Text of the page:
Last, Mr Nicolas Tavitian, Director of the Armenian General Benevolent Union (AGBU) highlighted how the EU could contribute more to the democratization process of its neighbouring countries. He emphasized that above all, the EU’s relationship with Azerbaijan revolves around oil policies and warned about the possibility of a crisis in the country in the near future, unless the situation improves. He also drew important parallels between the situation of minorities in Turkey and Azerbaijan, both of which are important partners to the EU.   

Mr Laurențiu Rebega MEP delivered closing remarks, praising the initiative to bring together at the European Parliament such a variety of participants, willing to learn more about the topic and to compare differing views. Mr Rebega reminded the audience that the Lezghin and Talysh communities, like many other minorities in Europe and beyond, are simply asking for their right to exist to be respected, in accordance with their identity and cultural and linguistic distinctiveness.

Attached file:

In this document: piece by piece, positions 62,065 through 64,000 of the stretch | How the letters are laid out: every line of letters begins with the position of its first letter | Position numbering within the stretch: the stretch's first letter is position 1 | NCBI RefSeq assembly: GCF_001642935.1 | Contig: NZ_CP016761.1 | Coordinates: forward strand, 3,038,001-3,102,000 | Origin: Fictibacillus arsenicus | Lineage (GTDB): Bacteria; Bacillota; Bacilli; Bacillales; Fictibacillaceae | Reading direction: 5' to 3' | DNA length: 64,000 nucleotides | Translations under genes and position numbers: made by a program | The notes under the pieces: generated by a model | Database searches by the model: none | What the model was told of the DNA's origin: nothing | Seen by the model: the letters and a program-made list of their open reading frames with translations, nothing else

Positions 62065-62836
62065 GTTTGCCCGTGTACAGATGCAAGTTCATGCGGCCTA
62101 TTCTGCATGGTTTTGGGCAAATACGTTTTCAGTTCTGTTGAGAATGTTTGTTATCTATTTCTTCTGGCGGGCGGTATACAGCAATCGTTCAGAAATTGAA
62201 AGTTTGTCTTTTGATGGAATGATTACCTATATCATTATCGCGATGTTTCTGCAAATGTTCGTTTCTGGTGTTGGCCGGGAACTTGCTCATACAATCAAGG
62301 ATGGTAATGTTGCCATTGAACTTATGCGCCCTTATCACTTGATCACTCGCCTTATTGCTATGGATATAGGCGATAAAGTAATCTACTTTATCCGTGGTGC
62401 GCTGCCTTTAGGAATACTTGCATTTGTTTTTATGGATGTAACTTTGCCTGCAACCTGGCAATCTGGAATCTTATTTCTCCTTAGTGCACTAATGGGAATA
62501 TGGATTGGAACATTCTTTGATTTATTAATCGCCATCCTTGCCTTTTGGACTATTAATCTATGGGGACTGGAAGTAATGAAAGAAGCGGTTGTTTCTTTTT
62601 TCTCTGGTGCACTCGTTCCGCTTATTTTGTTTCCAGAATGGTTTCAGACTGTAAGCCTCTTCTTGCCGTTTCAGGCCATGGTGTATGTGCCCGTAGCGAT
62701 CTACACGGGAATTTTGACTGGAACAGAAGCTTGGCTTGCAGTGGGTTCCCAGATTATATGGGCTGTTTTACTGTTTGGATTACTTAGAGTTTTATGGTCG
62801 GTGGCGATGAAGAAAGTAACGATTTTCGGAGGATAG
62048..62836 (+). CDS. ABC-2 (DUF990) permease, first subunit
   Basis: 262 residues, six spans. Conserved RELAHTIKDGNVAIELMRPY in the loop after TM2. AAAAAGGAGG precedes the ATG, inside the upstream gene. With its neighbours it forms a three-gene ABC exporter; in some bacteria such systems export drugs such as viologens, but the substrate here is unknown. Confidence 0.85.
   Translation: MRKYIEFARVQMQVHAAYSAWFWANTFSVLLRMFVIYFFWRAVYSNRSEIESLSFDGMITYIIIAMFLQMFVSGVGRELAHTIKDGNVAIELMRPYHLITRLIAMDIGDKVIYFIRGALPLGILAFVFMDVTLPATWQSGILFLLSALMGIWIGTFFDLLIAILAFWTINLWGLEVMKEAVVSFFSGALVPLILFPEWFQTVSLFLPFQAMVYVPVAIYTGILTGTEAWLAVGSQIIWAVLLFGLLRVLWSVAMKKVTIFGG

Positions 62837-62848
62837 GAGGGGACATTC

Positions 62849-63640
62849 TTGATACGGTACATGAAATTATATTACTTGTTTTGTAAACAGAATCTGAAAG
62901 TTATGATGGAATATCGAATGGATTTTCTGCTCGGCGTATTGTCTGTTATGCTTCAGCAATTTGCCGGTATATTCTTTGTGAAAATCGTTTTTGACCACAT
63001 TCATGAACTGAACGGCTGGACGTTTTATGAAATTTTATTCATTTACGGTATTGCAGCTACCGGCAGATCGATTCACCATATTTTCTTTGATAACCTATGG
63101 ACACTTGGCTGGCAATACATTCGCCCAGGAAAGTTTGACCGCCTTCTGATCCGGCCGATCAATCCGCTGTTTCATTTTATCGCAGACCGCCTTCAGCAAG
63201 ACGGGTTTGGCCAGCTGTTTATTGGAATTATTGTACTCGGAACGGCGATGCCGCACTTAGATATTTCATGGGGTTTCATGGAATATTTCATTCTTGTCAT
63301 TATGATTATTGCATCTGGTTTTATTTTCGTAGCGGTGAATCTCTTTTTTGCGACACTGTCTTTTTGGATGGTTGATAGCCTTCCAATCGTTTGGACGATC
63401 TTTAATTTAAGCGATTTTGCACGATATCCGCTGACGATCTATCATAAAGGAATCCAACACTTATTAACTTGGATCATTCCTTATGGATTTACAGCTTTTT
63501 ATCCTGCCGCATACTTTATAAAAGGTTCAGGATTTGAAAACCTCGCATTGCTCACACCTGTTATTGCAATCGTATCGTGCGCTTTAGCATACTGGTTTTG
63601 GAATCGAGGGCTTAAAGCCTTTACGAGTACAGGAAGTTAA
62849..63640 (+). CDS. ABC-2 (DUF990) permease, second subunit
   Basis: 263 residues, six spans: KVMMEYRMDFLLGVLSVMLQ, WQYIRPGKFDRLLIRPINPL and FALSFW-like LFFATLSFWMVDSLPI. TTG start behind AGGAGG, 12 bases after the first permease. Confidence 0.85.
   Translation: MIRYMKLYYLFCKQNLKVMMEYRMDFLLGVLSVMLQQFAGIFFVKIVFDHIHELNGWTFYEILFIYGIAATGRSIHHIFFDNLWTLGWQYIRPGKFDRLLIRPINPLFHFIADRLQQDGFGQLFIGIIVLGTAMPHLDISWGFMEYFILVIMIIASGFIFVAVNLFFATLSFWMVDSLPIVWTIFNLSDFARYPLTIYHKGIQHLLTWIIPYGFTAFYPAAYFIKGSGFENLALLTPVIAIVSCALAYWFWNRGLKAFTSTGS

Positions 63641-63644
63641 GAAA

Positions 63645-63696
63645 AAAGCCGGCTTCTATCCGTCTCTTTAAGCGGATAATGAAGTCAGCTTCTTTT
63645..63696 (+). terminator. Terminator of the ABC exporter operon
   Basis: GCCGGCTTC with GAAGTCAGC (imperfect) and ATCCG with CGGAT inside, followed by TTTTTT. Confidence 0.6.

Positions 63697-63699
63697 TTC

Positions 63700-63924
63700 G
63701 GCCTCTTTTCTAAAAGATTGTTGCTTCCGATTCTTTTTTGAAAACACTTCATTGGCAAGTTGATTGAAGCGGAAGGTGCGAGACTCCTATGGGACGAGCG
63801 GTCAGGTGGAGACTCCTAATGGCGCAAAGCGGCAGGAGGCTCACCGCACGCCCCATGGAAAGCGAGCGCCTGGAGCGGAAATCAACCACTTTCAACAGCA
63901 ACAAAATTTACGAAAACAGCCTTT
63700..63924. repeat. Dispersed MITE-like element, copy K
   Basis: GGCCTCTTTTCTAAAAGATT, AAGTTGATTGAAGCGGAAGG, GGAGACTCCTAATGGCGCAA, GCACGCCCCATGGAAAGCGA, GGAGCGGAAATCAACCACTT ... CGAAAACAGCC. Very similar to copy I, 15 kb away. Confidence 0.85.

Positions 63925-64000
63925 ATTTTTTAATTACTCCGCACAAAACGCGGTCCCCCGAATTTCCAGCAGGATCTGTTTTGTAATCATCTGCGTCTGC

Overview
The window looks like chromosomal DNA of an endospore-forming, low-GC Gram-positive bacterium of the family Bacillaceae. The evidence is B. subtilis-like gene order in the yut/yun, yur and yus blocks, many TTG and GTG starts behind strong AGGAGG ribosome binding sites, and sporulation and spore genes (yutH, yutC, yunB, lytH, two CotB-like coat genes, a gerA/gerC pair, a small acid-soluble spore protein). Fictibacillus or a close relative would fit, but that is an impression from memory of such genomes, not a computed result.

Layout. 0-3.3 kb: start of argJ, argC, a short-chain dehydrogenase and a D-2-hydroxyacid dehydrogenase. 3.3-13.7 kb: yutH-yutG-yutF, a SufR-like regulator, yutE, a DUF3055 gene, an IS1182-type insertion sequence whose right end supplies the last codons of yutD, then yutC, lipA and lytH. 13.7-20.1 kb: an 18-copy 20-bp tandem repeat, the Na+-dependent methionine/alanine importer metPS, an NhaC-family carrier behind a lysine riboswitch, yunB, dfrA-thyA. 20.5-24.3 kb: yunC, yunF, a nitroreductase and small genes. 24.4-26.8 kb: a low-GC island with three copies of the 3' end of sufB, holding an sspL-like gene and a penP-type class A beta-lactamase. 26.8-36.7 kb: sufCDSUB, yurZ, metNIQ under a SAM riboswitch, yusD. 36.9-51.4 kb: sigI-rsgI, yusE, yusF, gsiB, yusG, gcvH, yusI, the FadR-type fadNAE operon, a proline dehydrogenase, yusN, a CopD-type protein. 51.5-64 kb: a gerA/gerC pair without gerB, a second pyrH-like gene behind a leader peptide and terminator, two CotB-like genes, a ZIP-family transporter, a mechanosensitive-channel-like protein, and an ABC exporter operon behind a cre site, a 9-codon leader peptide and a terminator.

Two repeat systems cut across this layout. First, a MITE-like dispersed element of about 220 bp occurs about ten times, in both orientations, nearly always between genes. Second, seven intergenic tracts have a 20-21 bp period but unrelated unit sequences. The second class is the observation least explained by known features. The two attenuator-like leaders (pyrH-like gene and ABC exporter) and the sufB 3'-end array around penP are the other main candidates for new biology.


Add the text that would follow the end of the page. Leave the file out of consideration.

An enriching round of heated questions and answers followed between audience and speakers. The overall conclusion of the conference was the urge to bring to the EU foreign policy agenda the commitment to formulate with the Azerbaijani Government, and other stakeholders, concrete policies to protect the rights of the country’s ethnic minorities. It became clear that a strong political, as well as economic, EU-Azerbaijan relationship presents an opportunity to engage in the enforcement of the country’s constitution and ratification of the Council of Europe’s Framework Convention on National Minorities (FCNM). UNPO and the National Talysh Movement (NTM) sought, in cooperation with the MEPs who co-hosted the conference, to reinforce the commitment to raise awareness to the issue and hope to engage in future peaceful dialogue with all concerned parties.